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Now that we know about colour printers adding dot patterns to every printout, no one is safe from revealing their identity when they create a printed document. (see link)
Add The Dots is a few lines of simple code that you can use to alter the firmware on your printer. It's intended for use by those
who are worried about being spied on. Add The Dots does two things:
1 It finds and subtly alters the programme code that generates the identification dots built in to the printer's firmware, creating a new identity from its database of authenticated people and linked addresses.
2 It can also add sets of extra dots to every print out, and in so doing totally confound anyone trying to read the hidden information.
This page was created by Mobile Richard from 17a Sandy Row, Kinsalla
The dots who know everything
[xenzag, Sep 14 2019]
||There are a small number of suppliers who sell non-coded
laser printers. I'm not sure it will be possible to alter the dot-
pattern of existing printers if it's stored in firmware, but
perhaps it would be. The option of confounding the coding by
adding sufficiently dense dots in a different pattern, though,
ought to work unless the printer's firmware is smart enough to
avoid confounding the real dots. (Modern printers and
scanners are pretty smart, for example they will recognize
common currencies and refuse to scan or print them.)
||My initial idea was to add more dots, but if you
sent several documents a pattern would emerge if
'your' page with the extra dots was compared to an
original one without the extras. I believe the only
real way is to alter the firmware. Otherwise it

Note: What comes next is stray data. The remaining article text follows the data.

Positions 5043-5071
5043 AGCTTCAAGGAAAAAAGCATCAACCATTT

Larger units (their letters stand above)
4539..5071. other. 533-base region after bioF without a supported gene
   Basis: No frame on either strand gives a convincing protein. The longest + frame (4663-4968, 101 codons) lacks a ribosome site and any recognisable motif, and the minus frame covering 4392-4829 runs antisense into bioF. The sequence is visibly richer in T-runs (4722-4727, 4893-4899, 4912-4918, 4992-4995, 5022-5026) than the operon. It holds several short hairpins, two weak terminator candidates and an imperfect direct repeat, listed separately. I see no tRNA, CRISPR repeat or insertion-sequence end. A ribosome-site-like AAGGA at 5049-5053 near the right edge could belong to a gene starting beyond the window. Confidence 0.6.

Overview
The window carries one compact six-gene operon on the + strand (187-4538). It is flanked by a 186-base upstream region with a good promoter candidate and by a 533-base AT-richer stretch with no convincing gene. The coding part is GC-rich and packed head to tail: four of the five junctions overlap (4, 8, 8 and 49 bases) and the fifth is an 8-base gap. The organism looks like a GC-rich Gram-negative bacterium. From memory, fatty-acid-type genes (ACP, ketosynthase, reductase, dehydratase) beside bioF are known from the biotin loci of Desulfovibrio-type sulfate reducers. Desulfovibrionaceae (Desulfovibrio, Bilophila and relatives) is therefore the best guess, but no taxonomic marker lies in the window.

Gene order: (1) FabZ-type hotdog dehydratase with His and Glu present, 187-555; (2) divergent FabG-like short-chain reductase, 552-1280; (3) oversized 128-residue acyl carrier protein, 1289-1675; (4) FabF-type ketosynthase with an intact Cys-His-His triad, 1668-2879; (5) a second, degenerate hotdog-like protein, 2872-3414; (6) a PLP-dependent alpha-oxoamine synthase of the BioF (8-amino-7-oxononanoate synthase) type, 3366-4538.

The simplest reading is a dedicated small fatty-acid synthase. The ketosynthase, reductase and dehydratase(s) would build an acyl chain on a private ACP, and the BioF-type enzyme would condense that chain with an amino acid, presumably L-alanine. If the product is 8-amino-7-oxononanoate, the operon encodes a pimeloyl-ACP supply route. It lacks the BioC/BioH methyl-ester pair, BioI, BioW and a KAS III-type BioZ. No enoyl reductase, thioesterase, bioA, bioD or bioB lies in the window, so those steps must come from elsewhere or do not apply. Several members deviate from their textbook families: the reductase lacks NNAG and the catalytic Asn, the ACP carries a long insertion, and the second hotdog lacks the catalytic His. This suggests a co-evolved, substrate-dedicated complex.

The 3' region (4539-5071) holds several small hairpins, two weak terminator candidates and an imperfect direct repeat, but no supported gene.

would be like adding extra words to a text, where
the original is available for comparison. The more I
thought about, the more convicted I was that the
dots being generated by every print out was
dastardly and actually hard to counter, so
confusion is the way to go for sure.
||If you printed your documents with a solid yellow background,
that might work, unless the firmware is smart enough to
concentrate. Or a random, dense speckling of dots that
differed per page.
||Are you going to mention the antenna systems concealed in street furniture and advertising panels in raill stations, airports, shopping centres and other publlic areas which can read contactless payment cards at much longer distances than near field payment terminals and report footfall back to Snoop Central ?
||Or is that stilll meant to be secret ?
||I should also mention the antenna systems
concealed in street furniture and advertising
panels in raill stations, airports, shopping centres
and other publlic areas which can read contactless
payment cards at much longer distances than near
field payment terminals and report footfall back to
||Ah, so you do know about that. S'OK, just weren't sure if it was still secret or not.
||I think everybody knows now. Especially since they published
that hack that transfers the entire budget of GCHQ into your
Oyster card. Admittedly it's not much, but every little helps.